EAST PROVIDENCE, R.I. (WPRI) — A tense standoff on Saturday in Massachusetts between police and a group of armed suspects shut down part of I-95 north of Boston on the busy Fourth of July holiday weekend.
Massachusetts State Police Col. Christopher Mason said the men identified themselves as being part of a group known as “Rise of the Moors.”
Law Enforcement Analyst Col. Steven O’Donnell said that group has been on law enforcement radars since the 1990s.
According to O’Donnell, “Rise of the Moors” believe their ancestors came from Morocco and therefore they do not have to answer to U.S. law, which O’Donnell said poses a big threat.
“They don’t t believe they have to pay taxes, listen to the courts, listen to the government, listen to any laws, and that’s certainly not the case and obviously, they found out that wasn’t accurate,” he explained.
Massachusetts State Police said all of the suspects were charged with unlawful possession of a firearm, unlawful possession of ammunition, use of body armor in commission of a crime, possession of a high capacity magazine, improper storage of firearms in a vehicle, and conspiracy to commit a crime.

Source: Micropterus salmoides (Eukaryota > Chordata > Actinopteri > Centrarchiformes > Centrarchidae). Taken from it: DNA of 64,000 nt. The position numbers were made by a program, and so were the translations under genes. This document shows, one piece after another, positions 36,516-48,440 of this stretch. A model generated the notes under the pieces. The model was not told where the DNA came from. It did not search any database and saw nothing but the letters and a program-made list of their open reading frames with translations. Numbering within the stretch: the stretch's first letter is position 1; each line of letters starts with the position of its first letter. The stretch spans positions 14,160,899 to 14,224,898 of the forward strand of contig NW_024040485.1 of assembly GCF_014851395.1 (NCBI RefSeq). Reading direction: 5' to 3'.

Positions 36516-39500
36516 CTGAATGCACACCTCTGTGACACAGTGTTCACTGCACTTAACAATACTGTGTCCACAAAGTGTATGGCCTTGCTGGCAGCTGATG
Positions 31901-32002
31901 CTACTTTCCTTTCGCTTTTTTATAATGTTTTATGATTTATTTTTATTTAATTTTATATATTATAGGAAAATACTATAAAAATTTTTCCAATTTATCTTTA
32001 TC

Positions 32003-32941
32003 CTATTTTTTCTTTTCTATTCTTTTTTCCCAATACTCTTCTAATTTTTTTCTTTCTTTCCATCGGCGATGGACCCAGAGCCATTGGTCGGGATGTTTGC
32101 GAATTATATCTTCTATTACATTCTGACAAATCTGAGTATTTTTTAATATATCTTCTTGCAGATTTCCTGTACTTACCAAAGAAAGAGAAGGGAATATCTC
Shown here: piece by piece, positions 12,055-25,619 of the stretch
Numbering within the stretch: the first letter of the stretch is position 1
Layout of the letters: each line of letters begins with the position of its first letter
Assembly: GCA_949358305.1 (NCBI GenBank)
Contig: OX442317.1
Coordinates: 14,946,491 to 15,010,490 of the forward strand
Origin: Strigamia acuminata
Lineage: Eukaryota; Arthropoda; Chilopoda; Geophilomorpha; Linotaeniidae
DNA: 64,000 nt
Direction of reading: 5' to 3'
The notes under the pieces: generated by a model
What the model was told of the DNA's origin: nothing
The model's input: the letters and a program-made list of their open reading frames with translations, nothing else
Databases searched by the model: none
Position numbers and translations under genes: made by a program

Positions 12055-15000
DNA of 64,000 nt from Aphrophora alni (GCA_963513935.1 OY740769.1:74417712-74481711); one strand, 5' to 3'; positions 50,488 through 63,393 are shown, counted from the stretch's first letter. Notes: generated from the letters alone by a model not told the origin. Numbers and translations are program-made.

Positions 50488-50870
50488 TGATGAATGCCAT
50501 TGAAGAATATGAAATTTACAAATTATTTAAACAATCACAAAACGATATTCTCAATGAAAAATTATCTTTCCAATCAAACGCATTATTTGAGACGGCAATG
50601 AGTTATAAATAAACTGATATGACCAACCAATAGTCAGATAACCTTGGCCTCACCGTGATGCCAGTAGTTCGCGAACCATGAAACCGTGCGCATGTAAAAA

O’Donnell credits Massachusetts State Police for how they handled the situation with the armed men, saying it could have been a very different story.
“If you look at history with these type of, and I would call them ‘sovereign citizens groups,’ they’ve turned lethal for law enforcement in different places around the country. This, luckily, didn’t turn that way,” he said.
O’Donnell said this incident isn’t unusual, especially after a major economic event like the pandemic.
“There’s been major issues with the economy, or this is the best example of a major issue, we just had a pandemic, so the economy turned pretty sour, there’s some angry people, and that always spurs some anti government rhetoric and things like that,” O’Donnell said.
And he warns that groups like “The Rise of the Moors” pose a threat to organizations looking to be recognized.
“So there’s a whole indigenous movement out of Rhode Island and other states to be recognized by our government but they’re doing it through a process,” O’Donnell said. “They’re legally trying to find data and have lawyers and they’re working with the state and federal governments to figure out how they go about living within the rules of this country.”